Homegrown Roses

Everyone has a story to tell
that’s set inside a bar.  I remember
the long year I loved a boy from school,
how every day at five o’clock we met
at George’s Lounge, how we became familiar,
the aging lady bartender calling
out in her clear voice–Miller, Miller Lite–
before that big door eased shut behind us.
I also recall being conscious
of the clock, how in the world of the tavern
you are always alive in the future,
even if it’s only ten or fifteen
minutes, long enough to know the baseball
game you’re watching is behind you, that if
you hope hard enough your team can still score,
there’s time and plenty of it.  Imagine,
too, one chilled summer night when I was young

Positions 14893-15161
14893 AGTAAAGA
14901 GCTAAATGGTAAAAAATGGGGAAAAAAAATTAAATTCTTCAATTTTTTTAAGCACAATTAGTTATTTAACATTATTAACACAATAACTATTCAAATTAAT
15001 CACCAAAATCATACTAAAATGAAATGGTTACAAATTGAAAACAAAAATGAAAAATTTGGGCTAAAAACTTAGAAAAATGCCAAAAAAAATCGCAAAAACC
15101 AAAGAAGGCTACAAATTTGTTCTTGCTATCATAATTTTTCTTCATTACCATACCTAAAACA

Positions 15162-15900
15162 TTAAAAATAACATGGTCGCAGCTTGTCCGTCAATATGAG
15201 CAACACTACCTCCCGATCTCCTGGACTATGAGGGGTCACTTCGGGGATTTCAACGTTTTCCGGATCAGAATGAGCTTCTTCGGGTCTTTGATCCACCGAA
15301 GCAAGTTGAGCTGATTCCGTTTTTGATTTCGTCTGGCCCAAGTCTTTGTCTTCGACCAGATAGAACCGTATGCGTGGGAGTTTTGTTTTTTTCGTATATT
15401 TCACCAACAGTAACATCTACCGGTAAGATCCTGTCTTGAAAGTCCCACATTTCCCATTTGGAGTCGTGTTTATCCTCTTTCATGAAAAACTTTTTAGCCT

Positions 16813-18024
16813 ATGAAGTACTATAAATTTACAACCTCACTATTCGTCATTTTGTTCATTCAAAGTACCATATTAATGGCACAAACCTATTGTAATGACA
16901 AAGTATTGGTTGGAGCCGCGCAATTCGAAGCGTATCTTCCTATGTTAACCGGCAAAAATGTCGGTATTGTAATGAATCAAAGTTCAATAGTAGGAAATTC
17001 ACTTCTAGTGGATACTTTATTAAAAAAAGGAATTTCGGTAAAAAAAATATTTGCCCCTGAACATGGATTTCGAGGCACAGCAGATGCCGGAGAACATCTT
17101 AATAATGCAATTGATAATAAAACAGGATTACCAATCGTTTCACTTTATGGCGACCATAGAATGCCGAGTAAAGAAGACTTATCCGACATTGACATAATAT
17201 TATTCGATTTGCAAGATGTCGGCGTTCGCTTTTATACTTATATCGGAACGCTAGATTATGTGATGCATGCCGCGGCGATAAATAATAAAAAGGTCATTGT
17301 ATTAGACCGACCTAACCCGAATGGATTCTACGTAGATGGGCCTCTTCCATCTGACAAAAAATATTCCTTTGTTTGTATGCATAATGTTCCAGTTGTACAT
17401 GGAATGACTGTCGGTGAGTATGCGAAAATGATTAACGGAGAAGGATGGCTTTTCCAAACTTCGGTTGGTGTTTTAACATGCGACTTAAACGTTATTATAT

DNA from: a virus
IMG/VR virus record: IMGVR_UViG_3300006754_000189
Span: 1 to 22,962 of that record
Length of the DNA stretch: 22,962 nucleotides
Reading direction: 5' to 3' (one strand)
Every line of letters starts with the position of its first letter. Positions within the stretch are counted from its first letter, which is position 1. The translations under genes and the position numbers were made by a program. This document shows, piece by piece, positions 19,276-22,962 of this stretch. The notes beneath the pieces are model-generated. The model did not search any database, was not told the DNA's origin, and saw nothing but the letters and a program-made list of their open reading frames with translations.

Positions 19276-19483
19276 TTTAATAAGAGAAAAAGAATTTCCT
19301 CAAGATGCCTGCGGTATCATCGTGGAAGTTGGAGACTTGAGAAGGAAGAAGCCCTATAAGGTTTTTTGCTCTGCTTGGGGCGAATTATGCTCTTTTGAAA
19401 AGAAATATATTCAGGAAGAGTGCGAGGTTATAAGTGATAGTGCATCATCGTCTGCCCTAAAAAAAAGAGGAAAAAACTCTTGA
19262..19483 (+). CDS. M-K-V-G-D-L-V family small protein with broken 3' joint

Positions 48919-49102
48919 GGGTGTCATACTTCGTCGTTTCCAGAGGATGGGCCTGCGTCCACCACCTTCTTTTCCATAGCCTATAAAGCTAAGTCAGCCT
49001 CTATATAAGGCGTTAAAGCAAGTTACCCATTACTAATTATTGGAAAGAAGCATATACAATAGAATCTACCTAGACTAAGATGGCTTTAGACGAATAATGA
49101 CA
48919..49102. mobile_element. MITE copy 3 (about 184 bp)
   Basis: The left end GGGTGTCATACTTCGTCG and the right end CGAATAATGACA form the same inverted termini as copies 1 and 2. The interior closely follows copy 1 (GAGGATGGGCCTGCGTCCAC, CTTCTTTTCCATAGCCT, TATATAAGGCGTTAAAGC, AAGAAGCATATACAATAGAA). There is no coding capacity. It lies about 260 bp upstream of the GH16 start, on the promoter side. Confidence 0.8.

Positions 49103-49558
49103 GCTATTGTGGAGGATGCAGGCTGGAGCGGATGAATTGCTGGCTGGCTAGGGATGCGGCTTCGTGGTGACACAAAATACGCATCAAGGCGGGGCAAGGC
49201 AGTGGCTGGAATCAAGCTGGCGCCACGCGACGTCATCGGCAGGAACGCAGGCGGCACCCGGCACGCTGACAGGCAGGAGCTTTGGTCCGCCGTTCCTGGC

and fleeing my first divorce, found myself
at the End of the Trail in Dayton, Nevada.
I met a man who bought me drinks, who fed
the jukebox till I thought it would burst,
held me close enough to hear his heart.
I don’t remember when we decided
to pretend–this is a bar story,
after all–but we told the other patrons,
four tired cowboys and a black-eyed woman,
that we’d just been married, this was our
honeymoon and we were happy.
One of the cowboys wandered outside,
broke a rose from a battered bush, placed it
in a beer bottle, a gift for the bride.
I still have it.  And now every year or so,
when I return to my truck in the dark
after work, I find a single rose anchored
under the wiper.  My friends think I should
be afraid of this, as if this flower
were a dead chicken or a stalker’s signature.
But it’s just a rose and all it means
is that I’m forever joined to a man
who’ll never know my real name, a man
I couldn’t possibly pick out in a crowd.
Now, your turn.  Tell me one of your stories.

Filed under: Poetry